Last year, I interviewed six victims of sibling bullying – all women. Most had experienced bullying or intense dislike from their earliest memories. For some, there was an identifiable starting point, such as parental separation.
The six women were bullied by a sibling immediately before or after them. Bullying involved relentless name-calling and put-downs, physical violence or threats (by brothers), taking or breaking property and a pervasive psychological intrusion. They spoke of feeling powerless, humiliated, of how stressful it was to live in that environment – and that their childhood and adolescence were unhappy as a result.
All the victims now have little or no contact with the sibling bully.
Bronagh (20) suffers from anxiety and eating disorders. She counts "15 years of being beaten down" by her sister as a major contributor, if not the cause. She startles easily, and distrusts others.
Danni (32) was relentlessly bullied by her only sibling all her life, ripped to shreds verbally, physically attacked, monitored and controlled, her pet tortured, and personal possessions damaged. She suffered serious mental health issues by mid-teens which her sibling then used to discredit her accounts. About her stay in a psychiatric ward in her teens, she says: “It was great, I didn’t have to worry.”
One in three
Prof Mark Kiselica, of Cabrini University, Pennsylvania, describes sibling maltreatment as the most common form of domestic abuse in Western society, more common than domestic partner abuse or child abuse. Studies consistently find between one-third and one-half of children (under 18) are involved in sibling bullying. The small online survey conducted at UCD found that 31 per cent of participants considered they had been bullied by a sibling.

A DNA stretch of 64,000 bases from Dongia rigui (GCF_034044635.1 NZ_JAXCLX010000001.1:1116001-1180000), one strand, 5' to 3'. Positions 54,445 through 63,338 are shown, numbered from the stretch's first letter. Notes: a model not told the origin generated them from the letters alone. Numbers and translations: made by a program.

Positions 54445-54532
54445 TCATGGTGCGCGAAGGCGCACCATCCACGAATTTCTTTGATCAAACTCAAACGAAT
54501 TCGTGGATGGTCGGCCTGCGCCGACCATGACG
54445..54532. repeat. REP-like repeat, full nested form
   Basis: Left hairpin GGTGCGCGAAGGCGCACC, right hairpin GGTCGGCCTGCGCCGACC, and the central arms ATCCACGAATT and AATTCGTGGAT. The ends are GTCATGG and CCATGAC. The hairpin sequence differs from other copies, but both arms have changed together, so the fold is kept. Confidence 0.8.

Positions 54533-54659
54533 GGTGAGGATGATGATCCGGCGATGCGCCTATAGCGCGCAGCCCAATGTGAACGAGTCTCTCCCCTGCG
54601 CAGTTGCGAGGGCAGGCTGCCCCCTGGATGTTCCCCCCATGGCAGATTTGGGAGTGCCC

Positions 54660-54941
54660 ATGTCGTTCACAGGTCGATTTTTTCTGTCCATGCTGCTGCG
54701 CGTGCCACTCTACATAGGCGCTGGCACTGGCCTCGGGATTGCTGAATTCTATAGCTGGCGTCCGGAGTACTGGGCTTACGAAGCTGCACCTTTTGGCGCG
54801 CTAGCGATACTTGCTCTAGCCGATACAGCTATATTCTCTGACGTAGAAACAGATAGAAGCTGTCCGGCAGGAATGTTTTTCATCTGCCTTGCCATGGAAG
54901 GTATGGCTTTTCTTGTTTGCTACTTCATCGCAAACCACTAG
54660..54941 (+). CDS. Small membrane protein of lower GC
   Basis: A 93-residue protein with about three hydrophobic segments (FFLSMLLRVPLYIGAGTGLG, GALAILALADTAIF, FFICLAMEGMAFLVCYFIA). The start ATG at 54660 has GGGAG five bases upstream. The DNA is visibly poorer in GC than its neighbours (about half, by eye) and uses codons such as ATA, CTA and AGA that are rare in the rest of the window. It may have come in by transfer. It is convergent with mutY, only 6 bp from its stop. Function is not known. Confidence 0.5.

Sibling bullying is significantly more prevalent (as much as three times) than school bullying.
Yet, as Kiselica says, it “remains a forgotten abuse”.
Who are the bullies?
Sibling bullying is different to the usual family rows and bickering. Bullying, in any context, is a repeated, intentional, targeted aggression towards someone who finds it hard to defend themselves, where there is a real, or perceived, difference in power. It can be psychological, verbal, physical, cyber, involve property or exclusion.
Victims can be eldest, middle or youngest children, be bullied by brothers or sisters, older and younger. There is some evidence that boys are more likely to bully a younger sibling, while girls are more likely to bully an older sibling. Bullying tends to increase with family size, but severe bullying occurs also in families of two children. Bullying is more likely between siblings close in age, and even more likely to be between consecutive siblings. Results from the online survey found 37 per cent of bully-victim dyads were one to two years apart while 29 per cent were 2-4 years apart.
Bullies are not always easily identifiable. They can be nice in other contexts. Studies have found they are as popular, with as many friends, as non-bullies. Even though there is a strong correlation with school bullying (both as bully and victim) some are “niche” bullies – only in the home, harder to detect. What bullies commonly share are low levels of empathy and a highly developed theory of mind (the ability to understand the state of another person’s mind and emotions). Bullies are skilled at manipulating the fears and insecurities of their victim and calculating who should or should not witness.
Prof Dan Olweus, the Swedish pioneer of bullying research says that bullies generally (if not always) realise that their behaviour causes distress and pain. Victims spoke of their sibling's tangible pleasure inflicting pain. But then, intimate displays of power often do arouse pleasure.